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The Last Magazine: A Novel

I found myself wishing that The Last Magazine wasn’t the last fiction that Michael Hastings survived to write.

World of Trouble: The Last Policeman Book III

Winters makes riveting entertainment out of both an old dog and his new tricks.

The Mad and the Bad

The Mad and the Bad is a lot like a rollercoaster: it builds anticipation with a steady-but-not-too-slow climb, then it drops you into a high-speeding, sharp-turning, upside-down spinning ride that is both joyous and slightly terrifying (or, in this case, grotesque).

Yeah! Yeah! Yeah!: The Story of Pop Music from Bill Haley to Beyoncé

Like the print version of an endless, time-filling BBC series—even the most interested readers will likely do a lot of fast-forwarding.

Last Stories and Other Stories

Exquisite: beautifully, perfectly imagined and written. Weird, too. A little heavy for the beach, perhaps, but perfect reading for the Day of the Dead.

The Hundred-Year House

Makkai strikes a smartly absurdist tone as her characters nervously await impending doom from the uneventful Y2K bug, but while the novel is both funny and smart at times, Makkai fails to make the estate the foreboding character it needs to be to both ground and uproot these privileged characters who can't see how lucky they are and how self-absorbed their lives have become.

Red Winter: A Novel
Kirkus Reviews : Red Winter (July 16, 2014)

Although the hero’s guilt becomes nearly as burdensome to the plot as to him, Smith (The Child Thief, 2013, etc.) adeptly builds both characterization and suspense in Nikolai’s race to find his family before his former comrades find him.

Cut and Thrust

The political convention as family reunion, with lots of drama, no sustained plot and all the regulars acting pretty much as you’d expect.

Everyone Lies

The pseudonymous pair who write as Garrett skillfully weave just enough of the crime-solving partners’ past and hints about a more hopeful future to add even more suspense to the fast-paced plot.

The Bone Orchard

The question of who shot Kathy Frost is less urgent than the question of how many more enemies Mike (Bad Little Falls, 2012, etc.) can make in the state of Maine before he burns a hole in the map and drops headlong through it.

Blade of the Samurai

Hiro and Father Mateo’s second adventure (Claws of the Cat, 2013) combines enlightenment on 16th-century Japanese life with a sharp and well-integrated mystery.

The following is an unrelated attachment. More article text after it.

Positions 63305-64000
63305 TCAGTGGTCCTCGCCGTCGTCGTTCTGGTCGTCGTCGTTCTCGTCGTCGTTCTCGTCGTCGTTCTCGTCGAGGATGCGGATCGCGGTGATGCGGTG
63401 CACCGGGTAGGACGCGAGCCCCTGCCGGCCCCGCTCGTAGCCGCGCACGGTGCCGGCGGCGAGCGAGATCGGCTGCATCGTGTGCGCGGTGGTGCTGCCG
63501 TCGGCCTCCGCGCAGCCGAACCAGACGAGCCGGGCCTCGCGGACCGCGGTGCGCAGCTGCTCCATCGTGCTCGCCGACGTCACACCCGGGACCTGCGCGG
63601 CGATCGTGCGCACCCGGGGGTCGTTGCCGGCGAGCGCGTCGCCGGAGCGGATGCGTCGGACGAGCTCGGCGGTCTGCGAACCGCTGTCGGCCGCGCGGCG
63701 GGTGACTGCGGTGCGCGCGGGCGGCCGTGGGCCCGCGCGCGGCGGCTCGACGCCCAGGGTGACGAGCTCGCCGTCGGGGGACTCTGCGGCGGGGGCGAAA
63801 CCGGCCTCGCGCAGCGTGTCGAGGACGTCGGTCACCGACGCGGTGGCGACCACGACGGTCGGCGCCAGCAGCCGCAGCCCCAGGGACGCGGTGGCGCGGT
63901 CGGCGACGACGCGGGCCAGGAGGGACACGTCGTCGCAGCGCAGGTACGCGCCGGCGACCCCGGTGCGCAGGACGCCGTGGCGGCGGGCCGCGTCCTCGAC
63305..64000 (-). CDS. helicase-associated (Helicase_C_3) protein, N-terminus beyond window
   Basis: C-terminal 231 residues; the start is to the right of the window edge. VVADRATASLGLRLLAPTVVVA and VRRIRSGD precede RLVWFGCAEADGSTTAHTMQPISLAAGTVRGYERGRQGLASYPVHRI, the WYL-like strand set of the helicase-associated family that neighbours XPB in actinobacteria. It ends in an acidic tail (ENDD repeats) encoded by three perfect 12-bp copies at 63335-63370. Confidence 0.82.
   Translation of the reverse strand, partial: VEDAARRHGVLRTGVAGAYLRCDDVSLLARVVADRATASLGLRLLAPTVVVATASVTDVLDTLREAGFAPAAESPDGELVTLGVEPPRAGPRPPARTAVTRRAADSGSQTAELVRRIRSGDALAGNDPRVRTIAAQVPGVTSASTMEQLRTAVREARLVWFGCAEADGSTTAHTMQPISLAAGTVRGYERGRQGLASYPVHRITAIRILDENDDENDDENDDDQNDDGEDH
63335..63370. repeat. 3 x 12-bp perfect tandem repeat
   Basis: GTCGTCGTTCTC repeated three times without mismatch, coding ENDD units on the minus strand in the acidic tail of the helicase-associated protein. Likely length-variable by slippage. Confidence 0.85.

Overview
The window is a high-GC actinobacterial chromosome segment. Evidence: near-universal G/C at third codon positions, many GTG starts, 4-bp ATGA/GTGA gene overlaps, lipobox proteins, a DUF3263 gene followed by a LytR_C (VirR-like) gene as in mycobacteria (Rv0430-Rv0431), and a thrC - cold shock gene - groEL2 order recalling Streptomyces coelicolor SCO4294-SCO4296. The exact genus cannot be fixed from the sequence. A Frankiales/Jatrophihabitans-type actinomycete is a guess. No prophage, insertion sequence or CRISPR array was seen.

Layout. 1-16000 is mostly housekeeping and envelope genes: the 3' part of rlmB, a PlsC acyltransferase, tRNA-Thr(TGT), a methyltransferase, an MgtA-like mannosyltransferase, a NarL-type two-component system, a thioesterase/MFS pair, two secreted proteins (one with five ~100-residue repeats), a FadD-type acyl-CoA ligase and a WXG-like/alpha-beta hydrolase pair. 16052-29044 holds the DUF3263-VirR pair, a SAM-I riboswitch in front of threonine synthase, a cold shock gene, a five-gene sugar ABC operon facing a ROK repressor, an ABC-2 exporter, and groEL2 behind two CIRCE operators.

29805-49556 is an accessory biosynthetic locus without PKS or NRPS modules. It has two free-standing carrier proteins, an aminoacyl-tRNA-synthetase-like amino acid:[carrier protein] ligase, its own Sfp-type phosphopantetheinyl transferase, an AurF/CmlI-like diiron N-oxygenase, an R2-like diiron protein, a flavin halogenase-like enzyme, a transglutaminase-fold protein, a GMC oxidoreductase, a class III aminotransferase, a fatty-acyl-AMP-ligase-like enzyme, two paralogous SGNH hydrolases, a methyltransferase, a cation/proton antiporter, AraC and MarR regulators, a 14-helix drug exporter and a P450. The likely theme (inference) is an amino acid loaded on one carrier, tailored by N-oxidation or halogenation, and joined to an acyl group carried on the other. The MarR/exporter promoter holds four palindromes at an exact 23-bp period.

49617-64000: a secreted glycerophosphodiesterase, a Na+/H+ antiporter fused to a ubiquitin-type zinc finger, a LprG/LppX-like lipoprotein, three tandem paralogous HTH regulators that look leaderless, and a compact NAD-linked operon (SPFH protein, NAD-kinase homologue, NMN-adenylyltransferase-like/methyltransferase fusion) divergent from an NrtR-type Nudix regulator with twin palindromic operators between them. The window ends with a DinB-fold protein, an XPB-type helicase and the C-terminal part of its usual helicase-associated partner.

World of Trouble: The Last Policeman Book III

This final installment in Winters’ trilogy is the weakest, marked by a falling off of both the writing and the story that made the first entry worthwhile. Perhaps the world lasted 14 days too long.

Wayfaring Stranger: A Novel

Instead of focusing on the wages of long-ago sin, as he generally does, Burke shows the sins actually being committed over several fraught years in the nation’s history. The result is a new spaciousness married to his fine-tuned sense of retribution.

Last Orders

Some readers may find the conclusion messy and unsatisfying, but that’s part of Turtledove’s argument: War often is.

Invisible Beasts

One doubt Muir doesn’t quell is whether such a fanciful treatise has a chance of enlightening that organism, but she deserves a good-size audience to give the experiment a fair shot.

Enemies at Home

Flavia's slow-moving second mystery is a solidly plotted traditional whodunit with some nice historical touches. As the heroine become more fully fleshed, her challenges become more and more interesting.

The Heist
Kirkus Reviews : The Heist (July 15, 2014)

With "a fallen British spy, a one-eyed Italian policeman, a master art thief, [and] a professional assassin from the island of Corsica," Allon’s 14th caper is a fun read.

Tomorrow and Tomorrow

He has created a towering, trippy, potent first novel with a delicious and distinctive voice.

Nobody Is Ever Missing

All told, NOBODY IS EVER MISSING is a powerhouse of a book, and one that assuredly can take its place in a continuum of feminist literature...

California: A Novel
Bookreporter : California (July 11, 2014)

Her book is a post-apocalyptic variation on the commune novel... Cross a hippie book like T.C. Boyle’s Drop City with the sensibility of a George Saunders, and you’d have a work that resembles California.